Getting Stronger

AQAP has gained traction by taking advantage of growing local resentment toward U.S. and UAE counterterrorism operations that result in the murder or torture of suspects.

In a weird twist, typical of the war’s endlessly shifting alliances, AQAP has also joined pro-Saudi forces in bloody offensives to retake the southern city of Taiz from Houthi rebels.

“We fight along all Muslims in Yemen, together with different Islamic groups,” against the Houthis, said Qasim al-Rimi, the senior military commander of AQAP, this spring.

Although the United States put a $5 million price on al-Rimi’s head, Associated Press reported that his forces “regularly receive funds and weapons from the U.S.-backed Saudi led coalition.”

Ironically, just hours before U.S. commandos killed another prominent AQAP-linked tribal leader in late January (along with several children), that leader had arranged for the Saudi-backed coalition of President Hadi to pay his tribal fighters $60,000 to join in the fight against Houthi rebels.

No wonder the International Crisis Group recently reported that “The Yemeni branch of al-Qaeda is stronger than it has ever been,” and that AQAP “is thriving in an environment of state collapse, growing sectarianism, shifting alliances, security vacuums and a burgeoning war economy.” AQAP, it added, has “emerged arguably as the biggest winners of the failed political transition and civil war that followed.”

Targeting Islamist tribal leaders with more bombs, drones, and military raids — as the Trump administration seems inclined to do — will simply aggravate civilian suffering and strengthen AQAP’s political base. There’s only one way to dry up its support: the international community must demand a cease-fire, send foreign armies packing, promote a political settlement among all Yemeni stakeholders, and send food and medical aid to alleviate the population’s extraordinary suffering.

Jonathan Marshall is a regular contributor to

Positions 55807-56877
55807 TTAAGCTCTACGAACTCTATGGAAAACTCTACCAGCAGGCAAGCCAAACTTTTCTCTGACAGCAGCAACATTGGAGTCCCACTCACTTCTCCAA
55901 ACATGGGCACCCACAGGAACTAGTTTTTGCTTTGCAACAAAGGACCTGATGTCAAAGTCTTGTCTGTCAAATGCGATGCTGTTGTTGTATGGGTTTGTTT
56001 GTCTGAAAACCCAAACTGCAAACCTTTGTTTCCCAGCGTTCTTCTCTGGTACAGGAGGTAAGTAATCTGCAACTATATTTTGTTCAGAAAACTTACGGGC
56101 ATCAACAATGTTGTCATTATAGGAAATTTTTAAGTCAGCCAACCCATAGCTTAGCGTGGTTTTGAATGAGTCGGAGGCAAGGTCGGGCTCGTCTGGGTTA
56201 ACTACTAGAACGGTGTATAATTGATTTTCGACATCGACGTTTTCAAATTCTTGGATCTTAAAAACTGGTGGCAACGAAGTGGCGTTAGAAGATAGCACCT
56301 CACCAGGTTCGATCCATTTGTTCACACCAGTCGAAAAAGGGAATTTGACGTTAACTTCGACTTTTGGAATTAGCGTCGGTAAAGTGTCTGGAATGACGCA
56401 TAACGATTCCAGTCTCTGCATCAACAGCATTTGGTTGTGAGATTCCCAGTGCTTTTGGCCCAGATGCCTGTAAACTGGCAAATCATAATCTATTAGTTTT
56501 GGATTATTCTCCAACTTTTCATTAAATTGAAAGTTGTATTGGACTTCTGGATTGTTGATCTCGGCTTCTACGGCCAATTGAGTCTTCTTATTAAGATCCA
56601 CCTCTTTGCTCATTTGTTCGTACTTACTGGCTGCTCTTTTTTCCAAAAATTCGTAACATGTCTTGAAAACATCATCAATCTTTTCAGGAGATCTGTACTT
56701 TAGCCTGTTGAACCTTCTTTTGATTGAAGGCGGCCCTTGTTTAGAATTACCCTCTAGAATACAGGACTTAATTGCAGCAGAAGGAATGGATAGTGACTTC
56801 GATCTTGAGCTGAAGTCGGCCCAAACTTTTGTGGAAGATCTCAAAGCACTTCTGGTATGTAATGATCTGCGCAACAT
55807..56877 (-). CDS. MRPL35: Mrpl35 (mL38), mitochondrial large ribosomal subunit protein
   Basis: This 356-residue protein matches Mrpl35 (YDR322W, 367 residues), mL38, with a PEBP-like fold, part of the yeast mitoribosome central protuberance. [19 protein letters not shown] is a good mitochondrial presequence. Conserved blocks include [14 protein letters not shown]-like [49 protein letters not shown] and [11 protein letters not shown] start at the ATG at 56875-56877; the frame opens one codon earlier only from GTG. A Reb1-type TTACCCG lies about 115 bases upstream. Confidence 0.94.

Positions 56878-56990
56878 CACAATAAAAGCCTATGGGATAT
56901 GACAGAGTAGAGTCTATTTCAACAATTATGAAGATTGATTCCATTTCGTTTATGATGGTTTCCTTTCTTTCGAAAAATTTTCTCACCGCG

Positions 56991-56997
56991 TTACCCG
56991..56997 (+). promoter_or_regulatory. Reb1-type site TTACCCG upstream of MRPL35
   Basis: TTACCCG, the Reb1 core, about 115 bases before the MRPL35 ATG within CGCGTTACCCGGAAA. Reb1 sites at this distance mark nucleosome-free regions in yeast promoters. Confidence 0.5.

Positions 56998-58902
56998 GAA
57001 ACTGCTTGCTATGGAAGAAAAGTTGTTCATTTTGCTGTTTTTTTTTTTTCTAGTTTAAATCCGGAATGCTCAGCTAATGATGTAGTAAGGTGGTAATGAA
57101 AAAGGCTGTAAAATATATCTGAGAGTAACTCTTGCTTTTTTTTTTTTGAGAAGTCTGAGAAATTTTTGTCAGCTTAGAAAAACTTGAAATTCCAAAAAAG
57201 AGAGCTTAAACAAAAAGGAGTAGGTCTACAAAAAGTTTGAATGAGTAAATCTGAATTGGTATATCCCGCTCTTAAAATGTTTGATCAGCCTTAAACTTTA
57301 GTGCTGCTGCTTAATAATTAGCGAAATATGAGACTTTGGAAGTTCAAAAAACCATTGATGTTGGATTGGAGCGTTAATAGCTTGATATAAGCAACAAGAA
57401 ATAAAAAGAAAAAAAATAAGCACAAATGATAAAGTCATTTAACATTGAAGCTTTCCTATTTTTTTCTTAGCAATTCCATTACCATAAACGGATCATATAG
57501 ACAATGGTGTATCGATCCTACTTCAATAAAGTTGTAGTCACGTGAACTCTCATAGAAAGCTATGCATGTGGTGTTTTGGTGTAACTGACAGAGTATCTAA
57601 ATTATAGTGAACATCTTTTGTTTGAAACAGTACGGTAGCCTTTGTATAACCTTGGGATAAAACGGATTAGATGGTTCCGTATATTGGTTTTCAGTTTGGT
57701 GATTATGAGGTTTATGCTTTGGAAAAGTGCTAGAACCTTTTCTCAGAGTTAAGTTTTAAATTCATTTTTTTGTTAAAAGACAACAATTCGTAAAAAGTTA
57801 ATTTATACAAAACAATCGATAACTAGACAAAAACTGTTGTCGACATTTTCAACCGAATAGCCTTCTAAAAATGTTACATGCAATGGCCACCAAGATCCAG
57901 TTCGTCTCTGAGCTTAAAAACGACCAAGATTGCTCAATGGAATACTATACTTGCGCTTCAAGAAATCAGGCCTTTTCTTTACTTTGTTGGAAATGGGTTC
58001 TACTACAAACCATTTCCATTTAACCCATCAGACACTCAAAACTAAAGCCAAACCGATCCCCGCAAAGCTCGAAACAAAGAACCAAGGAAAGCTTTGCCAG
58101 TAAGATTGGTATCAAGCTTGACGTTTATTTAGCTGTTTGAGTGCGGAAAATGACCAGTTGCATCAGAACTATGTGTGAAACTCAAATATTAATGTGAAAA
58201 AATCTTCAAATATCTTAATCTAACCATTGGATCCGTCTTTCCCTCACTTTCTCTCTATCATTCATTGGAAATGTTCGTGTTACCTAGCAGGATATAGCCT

16 comments for “How US Policy Helps Al Qaeda in Yemen

  1. August 3, 2017 at 10:51

    It took Russia to defeat Da-esh in Syria, despite occasionally being bombed by the USA and Turkey.

  2. August 2, 2017 at 15:33

    I believe Yemen is a war Crime:
    A Message to the Past and Present Ruling Leaders

    The People of Yemen are being slaughtered because of what you do
    You sold arms to the Saudis and formed a bombing coalition too
    Famine and cholera are the result of your criminality
    Yemen is being destroyed because of your sick mentality

    You are war criminals that deface the face of the earth
    Evil war mongering monsters and a total curse
    If there was any justice you all would be arrested
    But, sad to say, “justice” has become corrupted…

    [read much more at link below]

    • Rick Jones
      August 7, 2017 at 00:44

      Well said!

  3. mike k
    August 2, 2017 at 07:19

    “Oh what a tangled web we weave, when first we practice to deceive.”

    The insane mantra of the Vietnam war, “we must destroy the village in order to save it” has morphed into a global US mantra, “We must destroy the world in order to save it.” With these glorious marching orders, what could go wrong? We are on a sacred mission to save the world (for global capitalist oligarchs).

    • mike k
      August 2, 2017 at 09:53

      Wasn’t that the sick excuse put forward for destroying Iraq, after it was shown that the imaginary WMD’s were nonexistent? We had to save the Iraqi’s from the evil demon Saddam, and according to Madeleine Albright, if a few hundred thousand dead Iraqi children were part of the deal, “it was worth it.” A ruined culture with over a million dead, it’s infrastructure laid waste was “worth it”?? This is the power of American “idealism” – it can justify any crime you choose to perpetrate – just ask the innocent victims of our drone hit squads.

  4. August 2, 2017 at 07:14

    It seems ABC has depublished it’s report “Al-Qaida leader says group fought alongside US-backed forces” linked within the article above.

    However, I found a copy at, under this link:

  5. Alister
    August 2, 2017 at 03:19

    Once you understand that the Saudis are crypto-zionists then the entire turmoil in the Middle East makes complete sense.

    • Brad Owen
      August 2, 2017 at 05:20